Beware of challenges involved in developing an integrated statewide operations system for traffic monitoring, incident data capture, weather information, and traveler information—all seamlessly controlled by a central software system.

Beware of costs, utility, reliability, and maintenance issues in deploying a statewide transportation network monitoring system.

Beware of the limitations of using toll tags in order to calculate travel time on limited access roadways and arterials.

Beware that software development for ITS projects can be utterly complex, which demands avoiding pitfalls by following a rigorous systems engineering process.

Define a vision for software operations upfront and follow sound systems engineering practices for successfully deploying a complex software system.

Deploy a variable speed limit system only after the software systems required to support it are mature and reliable.

Design traffic video transmission systems around the constraints of bandwidth limitations and provide provisions for remote configuration of video compression hardware.

Develop an accurate, map-based fiber network inventory and engage ITS team in the construction approval process.

Develop an effective evacuation plan for special event that gathers a large audience and consider co-locating the responding agencies in a joint command center.

Ensure compatibility of data format of the field-weather monitoring sensors with the central software in the transportation management center.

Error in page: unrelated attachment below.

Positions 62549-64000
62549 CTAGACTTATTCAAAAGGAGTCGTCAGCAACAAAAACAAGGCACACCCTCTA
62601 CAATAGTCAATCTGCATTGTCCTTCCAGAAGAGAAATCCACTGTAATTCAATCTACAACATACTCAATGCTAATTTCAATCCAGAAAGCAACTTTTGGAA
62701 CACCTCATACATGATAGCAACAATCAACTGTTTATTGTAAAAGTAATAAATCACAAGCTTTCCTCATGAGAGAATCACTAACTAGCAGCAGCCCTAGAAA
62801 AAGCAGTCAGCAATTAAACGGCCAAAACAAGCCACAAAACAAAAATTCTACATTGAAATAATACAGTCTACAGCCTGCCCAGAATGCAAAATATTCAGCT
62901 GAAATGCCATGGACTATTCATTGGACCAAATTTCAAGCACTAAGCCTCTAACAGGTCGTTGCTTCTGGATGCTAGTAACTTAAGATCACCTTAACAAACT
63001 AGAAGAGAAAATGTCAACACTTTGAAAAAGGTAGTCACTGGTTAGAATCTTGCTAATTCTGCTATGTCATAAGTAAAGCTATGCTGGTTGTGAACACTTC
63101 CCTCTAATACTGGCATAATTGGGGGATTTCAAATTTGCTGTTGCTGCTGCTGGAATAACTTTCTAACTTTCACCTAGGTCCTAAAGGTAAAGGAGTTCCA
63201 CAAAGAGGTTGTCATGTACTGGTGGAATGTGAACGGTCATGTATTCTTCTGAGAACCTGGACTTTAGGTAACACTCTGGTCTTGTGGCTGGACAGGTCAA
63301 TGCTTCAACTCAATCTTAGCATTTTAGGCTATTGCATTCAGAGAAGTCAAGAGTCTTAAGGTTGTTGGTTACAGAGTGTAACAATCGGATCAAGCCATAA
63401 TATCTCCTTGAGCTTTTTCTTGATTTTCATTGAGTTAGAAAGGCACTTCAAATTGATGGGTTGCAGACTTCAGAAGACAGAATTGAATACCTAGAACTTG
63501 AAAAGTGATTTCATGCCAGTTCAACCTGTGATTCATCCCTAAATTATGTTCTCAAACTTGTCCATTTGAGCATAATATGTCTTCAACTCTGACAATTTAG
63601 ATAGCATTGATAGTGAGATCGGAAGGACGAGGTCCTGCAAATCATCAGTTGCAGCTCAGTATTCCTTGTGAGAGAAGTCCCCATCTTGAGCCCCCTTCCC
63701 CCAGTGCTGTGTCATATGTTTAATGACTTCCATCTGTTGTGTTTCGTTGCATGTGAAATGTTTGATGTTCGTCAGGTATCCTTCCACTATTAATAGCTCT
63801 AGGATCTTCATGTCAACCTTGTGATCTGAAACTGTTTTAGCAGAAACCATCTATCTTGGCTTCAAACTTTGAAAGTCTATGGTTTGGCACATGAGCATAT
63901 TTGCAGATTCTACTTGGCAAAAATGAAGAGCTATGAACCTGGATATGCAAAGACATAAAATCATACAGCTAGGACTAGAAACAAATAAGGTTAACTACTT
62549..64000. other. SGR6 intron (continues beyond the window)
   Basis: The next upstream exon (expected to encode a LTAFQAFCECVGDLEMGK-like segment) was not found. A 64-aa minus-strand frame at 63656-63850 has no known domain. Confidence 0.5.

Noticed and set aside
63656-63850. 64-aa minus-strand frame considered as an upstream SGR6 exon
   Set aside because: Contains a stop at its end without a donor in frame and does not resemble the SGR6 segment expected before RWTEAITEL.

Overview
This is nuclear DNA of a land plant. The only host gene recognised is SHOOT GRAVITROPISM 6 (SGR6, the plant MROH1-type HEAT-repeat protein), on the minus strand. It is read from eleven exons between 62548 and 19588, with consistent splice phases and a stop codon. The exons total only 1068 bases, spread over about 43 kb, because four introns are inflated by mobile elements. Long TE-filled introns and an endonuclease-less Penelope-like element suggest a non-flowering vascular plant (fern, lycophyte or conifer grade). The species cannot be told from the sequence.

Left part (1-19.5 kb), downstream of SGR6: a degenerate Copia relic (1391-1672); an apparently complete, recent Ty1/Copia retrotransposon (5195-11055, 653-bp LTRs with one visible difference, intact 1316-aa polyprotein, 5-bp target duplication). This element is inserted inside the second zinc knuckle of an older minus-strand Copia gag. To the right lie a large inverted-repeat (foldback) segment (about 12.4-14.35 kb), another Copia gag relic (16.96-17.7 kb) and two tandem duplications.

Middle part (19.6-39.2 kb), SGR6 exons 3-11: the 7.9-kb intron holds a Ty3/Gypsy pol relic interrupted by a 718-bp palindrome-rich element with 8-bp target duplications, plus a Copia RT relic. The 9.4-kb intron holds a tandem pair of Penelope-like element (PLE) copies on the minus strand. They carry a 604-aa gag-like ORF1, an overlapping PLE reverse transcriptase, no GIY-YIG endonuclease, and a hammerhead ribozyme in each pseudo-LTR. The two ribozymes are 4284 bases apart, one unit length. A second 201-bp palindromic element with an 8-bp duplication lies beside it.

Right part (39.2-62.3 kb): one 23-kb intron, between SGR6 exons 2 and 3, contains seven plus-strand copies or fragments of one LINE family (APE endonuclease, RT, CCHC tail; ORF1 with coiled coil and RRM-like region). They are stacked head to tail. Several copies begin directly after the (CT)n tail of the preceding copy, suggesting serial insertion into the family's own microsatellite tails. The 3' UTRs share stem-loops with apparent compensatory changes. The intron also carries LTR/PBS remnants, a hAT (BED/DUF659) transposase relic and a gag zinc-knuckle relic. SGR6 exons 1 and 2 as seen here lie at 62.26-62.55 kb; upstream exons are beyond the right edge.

Ensure that experienced staff oversee the development of a complex software system and thoroughly follow systems engineering process.

Ensure that Highway Patrol's CAD system operators enter key information needed by the transportation management center operators.

Establish a well defined process for monitoring and maintenance before expanding the base of field equipment.

Estimate life-cycle cost of ITS technologies as part of procurement estimates in order to assess the range of yearly maintenance costs.

In developing software for automated posting of messages on dynamic message signs, focus on the types of messages that are used often and changed frequently, and also include manual methods for posting.

Incorporate diagnostic tools to identify and verify problems in the transmission of video in a transit bus security system.

Perform adequate analyses and tests to design, calibrate and validate the capabilities of a bridge security monitoring system in order to reduce false alarms.

To support statewide traveler information services, design and implement reliable interface software processes to capture incident data from the local and highway patrol police’s computer aided dispatch systems.

Use simple menu choices for 511 traveler information and realize that the majority of callers are seeking en route information while already encountering congestion.

Lesson ID: 2010-00542